Watchability: It’s off the charts. With respect to a bunch of good teams down the years, Atlanta last season was more compelling than anything the league has ever produced.

The support was staggering, and it was only matched by a team that was stacked with young talent, played a million miles an hour, and ran teams off the field week after week. Martinez was scary, and Almiron was mesmerizing.

This year should be no different. The only drawback is that the great Alan Green will not be returning to call games. With Atlanta on national TV 20 times this season, there simply aren’t enough games for him to call to make leaving England worth it. Such is the price of success.

Projection: The defensive midfield situation is a serious concern, but this team is going to score a ton of goals and win a lot of games. It should be a seriously fun year in ATL.

 

3. New York City FC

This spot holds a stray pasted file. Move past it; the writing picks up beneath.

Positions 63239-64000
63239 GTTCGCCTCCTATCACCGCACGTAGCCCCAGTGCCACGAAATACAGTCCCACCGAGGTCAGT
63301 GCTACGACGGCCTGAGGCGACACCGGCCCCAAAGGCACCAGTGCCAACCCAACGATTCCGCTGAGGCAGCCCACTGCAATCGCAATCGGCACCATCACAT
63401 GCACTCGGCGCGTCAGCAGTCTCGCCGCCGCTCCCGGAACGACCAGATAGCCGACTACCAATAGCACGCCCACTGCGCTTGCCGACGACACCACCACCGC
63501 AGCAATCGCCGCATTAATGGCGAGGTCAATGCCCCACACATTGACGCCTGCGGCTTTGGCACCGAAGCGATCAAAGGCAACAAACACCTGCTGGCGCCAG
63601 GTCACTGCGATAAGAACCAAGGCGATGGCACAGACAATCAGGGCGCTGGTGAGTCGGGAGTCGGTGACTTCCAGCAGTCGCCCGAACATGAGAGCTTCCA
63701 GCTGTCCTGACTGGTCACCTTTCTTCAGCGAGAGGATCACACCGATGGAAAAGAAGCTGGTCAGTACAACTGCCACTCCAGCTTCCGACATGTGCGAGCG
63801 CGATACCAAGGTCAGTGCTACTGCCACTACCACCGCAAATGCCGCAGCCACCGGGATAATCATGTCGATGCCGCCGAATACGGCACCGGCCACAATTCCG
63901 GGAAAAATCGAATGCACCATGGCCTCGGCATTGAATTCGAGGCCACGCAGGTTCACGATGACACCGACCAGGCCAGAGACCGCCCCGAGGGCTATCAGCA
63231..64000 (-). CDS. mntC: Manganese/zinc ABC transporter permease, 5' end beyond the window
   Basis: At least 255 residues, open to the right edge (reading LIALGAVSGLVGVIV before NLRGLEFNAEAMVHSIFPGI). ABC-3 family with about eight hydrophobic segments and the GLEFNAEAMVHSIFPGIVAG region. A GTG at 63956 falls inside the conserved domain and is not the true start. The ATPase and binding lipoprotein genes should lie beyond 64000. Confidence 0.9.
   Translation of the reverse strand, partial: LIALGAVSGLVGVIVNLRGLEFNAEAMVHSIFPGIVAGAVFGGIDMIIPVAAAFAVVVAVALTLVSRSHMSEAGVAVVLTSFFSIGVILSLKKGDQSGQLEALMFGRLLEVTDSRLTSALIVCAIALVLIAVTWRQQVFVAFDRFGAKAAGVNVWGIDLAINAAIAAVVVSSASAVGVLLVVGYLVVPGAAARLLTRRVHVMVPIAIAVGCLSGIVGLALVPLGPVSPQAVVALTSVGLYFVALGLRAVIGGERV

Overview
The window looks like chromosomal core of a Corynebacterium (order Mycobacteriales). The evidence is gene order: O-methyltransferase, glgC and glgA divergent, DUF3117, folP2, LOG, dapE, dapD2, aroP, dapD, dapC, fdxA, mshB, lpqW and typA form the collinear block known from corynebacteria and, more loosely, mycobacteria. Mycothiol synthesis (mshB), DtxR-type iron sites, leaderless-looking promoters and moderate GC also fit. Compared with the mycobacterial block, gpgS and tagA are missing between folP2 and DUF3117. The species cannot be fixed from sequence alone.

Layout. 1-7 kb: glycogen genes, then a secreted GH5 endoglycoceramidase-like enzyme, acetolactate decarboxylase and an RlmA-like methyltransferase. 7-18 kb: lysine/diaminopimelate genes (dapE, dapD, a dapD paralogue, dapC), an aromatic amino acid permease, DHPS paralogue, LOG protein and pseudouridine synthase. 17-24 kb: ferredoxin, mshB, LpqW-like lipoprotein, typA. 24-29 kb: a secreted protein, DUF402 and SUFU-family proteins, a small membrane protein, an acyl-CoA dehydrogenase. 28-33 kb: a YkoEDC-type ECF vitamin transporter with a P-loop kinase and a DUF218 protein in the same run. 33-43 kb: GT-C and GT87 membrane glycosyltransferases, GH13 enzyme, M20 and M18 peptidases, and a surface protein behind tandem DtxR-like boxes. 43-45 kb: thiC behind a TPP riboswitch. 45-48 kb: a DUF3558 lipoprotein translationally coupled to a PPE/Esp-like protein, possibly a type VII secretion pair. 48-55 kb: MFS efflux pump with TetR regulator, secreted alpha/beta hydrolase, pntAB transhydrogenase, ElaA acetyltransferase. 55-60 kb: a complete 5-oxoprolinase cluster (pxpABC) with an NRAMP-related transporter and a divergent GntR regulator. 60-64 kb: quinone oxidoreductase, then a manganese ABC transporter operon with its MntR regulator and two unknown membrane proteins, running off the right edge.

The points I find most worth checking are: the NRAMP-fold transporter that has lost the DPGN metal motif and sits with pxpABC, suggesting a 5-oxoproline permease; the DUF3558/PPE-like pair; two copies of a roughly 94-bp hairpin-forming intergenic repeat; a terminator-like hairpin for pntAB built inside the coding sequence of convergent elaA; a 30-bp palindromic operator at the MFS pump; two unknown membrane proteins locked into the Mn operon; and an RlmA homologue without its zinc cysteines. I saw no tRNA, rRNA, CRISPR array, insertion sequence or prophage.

What’s To Like: NYCFC has been a surefire winner the from the minute Patrick Vieira set foot Stateside, and last year’s team – which was one of MLS’s best from start to finish – has been improved upon.

That’s largely because Andrea Pirlo’s DP spot is now occupied by 20-year-old Paraguayan playmaker Jesus Medina, who should slide into the lineup in Jack Harrison’s place.

Grabbing Saad Abdul-Salaam from Sporting for Khiry Shelton was an excellent move, as was hanging on – unexpectedly – to Yangel Herrera.

Between Herrera and Alex Ring, plus the likes of Rodney Wallace and Ronald Matarrita, NYC has bite. They don’t overwhelm teams, exactly, but they’re consistent. They’ve been beating the Red Bulls the last two years too.

What’s Not To Like: David Villa’s age. The captain has always been spry, and he’s showed no signs of slowing, but he’s 36 this year and NYC is hugely reliant on him for goals.